The deep pain felt by two mothers, each half a world away. The curiosity about her true origin a young woman had felt since the tender age of 5. The longing and regret of a father in China. These are the tumultuous themes that surface in an incredible story presented by the BBC in the form of a short documentary directed by filmmaker Changfu Chang. The film focuses on a 20-year-old Michigan woman, who was abandoned by her parents in China as a newborn, and adopted by an American family.
China, for almost 40 years, enforced a strict one-child policy in order to control population growth. Couples who became pregnant with a second child faced harsh penalties, including steep fines and forced abortions. So, when Qian Fenxiang gave birth to her second child in 1995, she and her husband, Xu Lida, kept their newborn girl a secret. They had considered aborting the pregnancy, but decided that even if they couldn’t raise her, they could possibly give her away. Three days after the infant girl was born, that’s precisely what they did.
As the baby slept, Xu, under the cover of night, took her to an outdoor market, where he abandoned her. “We didn’t want to abandon her on the street. We had no choice,” Qian said. “I left her at 4 a.m.,” Xu said. “I had to do it. I kissed her gently,” he recalled about that fateful day. “I knew it was the final farewell.” Then, he walked away, he says in the documentary, seemingly overcome with regret. “My last memory of her is the sound of her crying.” But he’d left an emotional noted with his child, for whomever would find her.
“Our daughter, Jingzhi, was born at 10 a.m. on the 24th day of the seventh month of the lunar calendar, 1995,” the note read. “We have been forced by poverty and affairs of the world to abandon her. Oh, pity the hearts of fathers and mothers far and near! Thank you for saving our little daughter and taking her into your care. If the heavens have feelings, if we are brought together by fate, then let us meet again on the Broken Bridge in Hangzhou on the morning of the Qixi Festival in 10 or 20 years from now.”
In 1996, the baby who was abandoned in the market was adopted by an American couple, Ken and Ruth Pohler. They traveled from their home in Michigan to China to adopt the baby girl. They named her Kati.
Kati, now 22, grew up in a loving family and tight-knit community. She said she was accepted, but because the community was overwhelmingly Caucasian, she’d always felt different. At the age of 5, she began to wonder about her true origins. She asked Ruth, her adoptive mother, “whose tummy she came from.”
Ruth replied that she “came from a lady’s tummy in China, but … you were born of my heart.” At the time, that explanation was enough to satisfy Kati’s 5-year-old curiosity. As she grew up, her curiosity persisted and she often would rummage through her adoption papers, but since she couldn’t read Chinese, they provided little to enlighten her on where she came from. Moreover, she was unable to read the note that her biological father had left with her when she was abandoned in 1995.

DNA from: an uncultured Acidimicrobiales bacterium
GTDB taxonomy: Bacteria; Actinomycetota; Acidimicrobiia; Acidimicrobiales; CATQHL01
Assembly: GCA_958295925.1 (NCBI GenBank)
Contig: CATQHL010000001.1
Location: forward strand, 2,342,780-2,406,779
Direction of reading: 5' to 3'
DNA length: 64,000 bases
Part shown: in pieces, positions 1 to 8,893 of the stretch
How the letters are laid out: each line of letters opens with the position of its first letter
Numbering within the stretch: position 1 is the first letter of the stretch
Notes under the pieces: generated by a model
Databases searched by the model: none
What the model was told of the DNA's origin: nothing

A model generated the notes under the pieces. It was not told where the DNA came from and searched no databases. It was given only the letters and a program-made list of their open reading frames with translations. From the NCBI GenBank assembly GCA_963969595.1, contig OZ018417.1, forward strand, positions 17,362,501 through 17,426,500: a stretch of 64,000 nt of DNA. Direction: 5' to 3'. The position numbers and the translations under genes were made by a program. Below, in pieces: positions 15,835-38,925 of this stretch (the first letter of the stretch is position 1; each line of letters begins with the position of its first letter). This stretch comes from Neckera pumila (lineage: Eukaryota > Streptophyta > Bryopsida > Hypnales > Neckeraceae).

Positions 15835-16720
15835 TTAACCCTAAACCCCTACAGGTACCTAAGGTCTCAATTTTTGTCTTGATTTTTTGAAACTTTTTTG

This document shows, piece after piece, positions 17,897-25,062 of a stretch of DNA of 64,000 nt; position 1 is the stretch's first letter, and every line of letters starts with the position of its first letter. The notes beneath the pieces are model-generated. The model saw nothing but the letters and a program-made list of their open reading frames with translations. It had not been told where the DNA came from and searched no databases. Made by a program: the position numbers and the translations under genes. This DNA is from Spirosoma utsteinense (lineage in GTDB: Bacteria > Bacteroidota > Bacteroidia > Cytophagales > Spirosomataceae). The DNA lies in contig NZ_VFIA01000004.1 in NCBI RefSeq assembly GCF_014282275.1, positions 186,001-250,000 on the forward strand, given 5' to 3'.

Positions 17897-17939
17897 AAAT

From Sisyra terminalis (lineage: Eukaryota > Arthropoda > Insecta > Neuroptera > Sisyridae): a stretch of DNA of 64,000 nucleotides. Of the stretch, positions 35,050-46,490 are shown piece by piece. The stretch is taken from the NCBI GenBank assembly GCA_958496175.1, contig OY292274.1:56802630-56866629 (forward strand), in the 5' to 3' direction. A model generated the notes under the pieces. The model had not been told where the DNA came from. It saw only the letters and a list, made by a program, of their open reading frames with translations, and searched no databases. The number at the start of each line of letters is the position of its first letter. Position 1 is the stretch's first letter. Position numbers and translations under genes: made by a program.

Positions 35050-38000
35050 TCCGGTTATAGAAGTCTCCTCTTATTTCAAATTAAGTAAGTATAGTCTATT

Ken says in the film that he and Ruth were deeply moved by the letter. “We thought .. if we had to give up our child, we would wonder every day where that child is. And so we wanted to give some assurance to the birth parents that Kati had a good home, that she was being taken care of well, and that we loved her very much. We needed the birth parents to know that.”
But they had reservations about a reunion actually taking place. Ruth says she feared possibly losing her daughter. “I held back on a lot of years,” Ruth says. The delay in telling Katie about the note is a point of contention between the adoptive parents and their daughter, something Katie and Ruth and Ken all acknowledge could have been handled better.
“I did not want this to happen,” Ruth admitted, her voice breaking. “But it’s going to happen .. and it’s good.”
The Broken Bridge in Hangzhou is famous a place for reunions. On July 7 each year, people who’ve been apart flock there to reunite with loved ones. Xu says he’s gone to the bridge each year since 2004, but that each time he’s gone and waited for his long lost daughter to show up, his hopes of a reunion have been dashed. Over those years, Qian and Xu’s story became a media sensation in China, which ultimately led to Kati learning that they were searching for her.
So, this past July 7, Kati traveled there for the dramatic reunion — the one her parents had always dreamed of. Both Kati and her biological parents wondered what they would say to one another upon reuniting. It was a journey that stirred up feelings of excitement and fear in Kati. Cameras were with her as she made her way halfway around the world, and followed her to the fabled meeting place. Cameras also followed her birth parents as they traveled to the rendezvous and captured the extraordinary moment on the Broken Bridge when two parents found the girl they’d been looking for all these years.
Watch the full documentary below.
Read the full story at The South China Morning Post.